Subject: Re: Posix.1 compat: "" == ENOENT. **why**?
To: Graham, James <>
From: John F. Woods <>
List: current-users
Date: 04/08/1997 16:50:30
> Pardon me, but why in the name of <insert deific figure here> would
> we want "" == ENOENT in pathname lookups?
> What does it _gain_?

POSIX compatability, the ability for developers to write their programs once
instead of getting to relive their youth by spending their golden years adding
layer after layer of #ifdefs for subtle variations of the same old code to
their programs.

Why did POSIX choose this?  Because the evil hordes of AT&T won that argument,
apparently.  (Originally POSIX offered a choice, with (I think) a pathconf()
gimmick to tell the difference; however, that was many years ago, and it has
apparently dropped out.  It's probably better that POSIX finally grew up and
started *making* choices, even if bad ones; the original agreement-to-disagree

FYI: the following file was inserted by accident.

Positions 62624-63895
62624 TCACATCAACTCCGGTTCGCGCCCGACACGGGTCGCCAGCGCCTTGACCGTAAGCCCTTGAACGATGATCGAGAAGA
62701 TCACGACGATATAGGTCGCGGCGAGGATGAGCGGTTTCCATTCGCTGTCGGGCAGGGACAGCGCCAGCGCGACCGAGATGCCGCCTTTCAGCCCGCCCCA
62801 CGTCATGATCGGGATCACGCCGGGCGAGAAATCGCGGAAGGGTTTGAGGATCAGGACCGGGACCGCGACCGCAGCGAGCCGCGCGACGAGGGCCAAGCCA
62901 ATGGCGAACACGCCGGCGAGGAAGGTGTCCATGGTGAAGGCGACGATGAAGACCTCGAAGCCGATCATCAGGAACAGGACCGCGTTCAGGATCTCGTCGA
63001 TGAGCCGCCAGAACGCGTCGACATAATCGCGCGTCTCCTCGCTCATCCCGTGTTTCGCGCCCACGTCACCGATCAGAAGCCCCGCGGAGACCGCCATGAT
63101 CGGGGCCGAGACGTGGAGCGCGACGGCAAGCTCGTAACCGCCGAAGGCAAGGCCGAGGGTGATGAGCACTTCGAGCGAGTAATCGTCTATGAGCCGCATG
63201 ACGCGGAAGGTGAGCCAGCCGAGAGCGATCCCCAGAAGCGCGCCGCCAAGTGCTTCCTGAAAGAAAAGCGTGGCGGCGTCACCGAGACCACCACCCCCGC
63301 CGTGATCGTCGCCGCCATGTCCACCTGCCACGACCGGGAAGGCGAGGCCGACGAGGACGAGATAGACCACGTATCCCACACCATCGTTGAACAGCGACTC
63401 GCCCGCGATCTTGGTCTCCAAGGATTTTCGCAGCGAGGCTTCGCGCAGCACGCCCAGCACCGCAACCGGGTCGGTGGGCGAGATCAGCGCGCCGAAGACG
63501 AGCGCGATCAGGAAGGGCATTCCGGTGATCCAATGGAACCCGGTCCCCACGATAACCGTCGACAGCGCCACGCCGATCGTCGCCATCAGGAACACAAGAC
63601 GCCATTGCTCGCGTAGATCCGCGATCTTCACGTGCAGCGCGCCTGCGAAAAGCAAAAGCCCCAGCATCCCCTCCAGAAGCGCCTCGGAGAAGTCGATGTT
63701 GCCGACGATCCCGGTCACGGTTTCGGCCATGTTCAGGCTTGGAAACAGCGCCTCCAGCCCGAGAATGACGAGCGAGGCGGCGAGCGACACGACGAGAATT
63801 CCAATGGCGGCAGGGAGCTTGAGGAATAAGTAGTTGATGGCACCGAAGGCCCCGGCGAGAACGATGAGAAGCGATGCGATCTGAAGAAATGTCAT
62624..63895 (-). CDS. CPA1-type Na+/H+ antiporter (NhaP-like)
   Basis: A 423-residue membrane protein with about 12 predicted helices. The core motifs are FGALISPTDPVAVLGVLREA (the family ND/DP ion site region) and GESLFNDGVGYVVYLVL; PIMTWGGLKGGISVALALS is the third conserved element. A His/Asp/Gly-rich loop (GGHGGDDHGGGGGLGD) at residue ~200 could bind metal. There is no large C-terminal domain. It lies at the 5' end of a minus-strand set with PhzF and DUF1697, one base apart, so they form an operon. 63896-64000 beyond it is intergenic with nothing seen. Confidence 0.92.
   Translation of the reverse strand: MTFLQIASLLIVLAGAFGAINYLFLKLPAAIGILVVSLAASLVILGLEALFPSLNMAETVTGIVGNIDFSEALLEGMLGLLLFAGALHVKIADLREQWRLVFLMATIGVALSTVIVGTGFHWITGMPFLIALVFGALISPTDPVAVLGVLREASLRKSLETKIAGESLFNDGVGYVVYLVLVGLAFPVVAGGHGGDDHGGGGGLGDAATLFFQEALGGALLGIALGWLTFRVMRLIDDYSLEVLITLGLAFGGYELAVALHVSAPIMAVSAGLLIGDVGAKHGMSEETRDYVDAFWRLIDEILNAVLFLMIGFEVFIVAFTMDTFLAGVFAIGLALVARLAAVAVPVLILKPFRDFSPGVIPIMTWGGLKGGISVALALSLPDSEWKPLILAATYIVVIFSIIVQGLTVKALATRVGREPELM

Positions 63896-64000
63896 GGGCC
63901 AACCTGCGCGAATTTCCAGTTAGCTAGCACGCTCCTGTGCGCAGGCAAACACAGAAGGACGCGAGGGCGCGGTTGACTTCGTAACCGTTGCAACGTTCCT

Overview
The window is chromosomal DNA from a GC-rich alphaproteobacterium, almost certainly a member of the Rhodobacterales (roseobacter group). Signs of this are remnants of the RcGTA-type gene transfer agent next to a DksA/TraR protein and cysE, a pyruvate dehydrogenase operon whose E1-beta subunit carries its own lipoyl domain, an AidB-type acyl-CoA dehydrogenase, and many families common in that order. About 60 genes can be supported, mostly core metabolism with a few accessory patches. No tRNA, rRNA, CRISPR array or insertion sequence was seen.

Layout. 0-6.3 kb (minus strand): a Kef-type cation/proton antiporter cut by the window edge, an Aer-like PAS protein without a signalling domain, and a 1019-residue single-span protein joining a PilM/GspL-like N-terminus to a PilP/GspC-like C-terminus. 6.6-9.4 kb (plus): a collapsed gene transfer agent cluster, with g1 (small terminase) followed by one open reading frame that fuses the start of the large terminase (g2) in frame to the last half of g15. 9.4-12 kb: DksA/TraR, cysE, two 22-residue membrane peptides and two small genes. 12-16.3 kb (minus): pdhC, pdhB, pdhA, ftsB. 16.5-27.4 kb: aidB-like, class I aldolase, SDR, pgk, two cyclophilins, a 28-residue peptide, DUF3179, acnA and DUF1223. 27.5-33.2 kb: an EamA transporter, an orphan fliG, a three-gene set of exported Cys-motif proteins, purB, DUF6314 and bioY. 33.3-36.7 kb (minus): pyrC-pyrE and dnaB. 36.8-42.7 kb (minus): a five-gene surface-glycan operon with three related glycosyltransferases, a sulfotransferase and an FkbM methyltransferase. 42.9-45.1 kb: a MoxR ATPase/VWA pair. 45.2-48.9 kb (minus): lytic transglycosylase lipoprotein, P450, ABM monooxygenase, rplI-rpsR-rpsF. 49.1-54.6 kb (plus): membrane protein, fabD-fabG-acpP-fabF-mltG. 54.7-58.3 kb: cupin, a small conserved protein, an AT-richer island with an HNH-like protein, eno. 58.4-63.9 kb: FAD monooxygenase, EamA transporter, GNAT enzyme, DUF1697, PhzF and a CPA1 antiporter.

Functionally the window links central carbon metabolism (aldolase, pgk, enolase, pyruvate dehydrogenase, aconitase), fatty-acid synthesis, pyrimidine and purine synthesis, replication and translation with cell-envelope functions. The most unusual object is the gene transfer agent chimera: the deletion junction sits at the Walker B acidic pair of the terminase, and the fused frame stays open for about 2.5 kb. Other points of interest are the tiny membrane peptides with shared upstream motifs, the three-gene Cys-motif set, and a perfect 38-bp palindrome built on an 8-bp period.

version was nearly useless.)

Who could possibly prefer this?  A story:  when I worked on a non-UNIX
operating system that was being brought into conformance with SVID and
POSIX, one of our customers (one of our BIG customers) complained bitterly
about the "bug" we had that a zero-length string would open the current
working directory.  You see, they had some code that went (approximately)

	do {
		printf("Filename? ");
		if ((f = fopen(namebuf, "r")) == NULL) break;
	} while (1);

and they wanted the fopen() to return an error so they could break out of the
loop.  So, I went and made the change.  (Did I mention they were a BIG

So, who could possibly prefer this?  Obviously, the cripplingly brain damaged.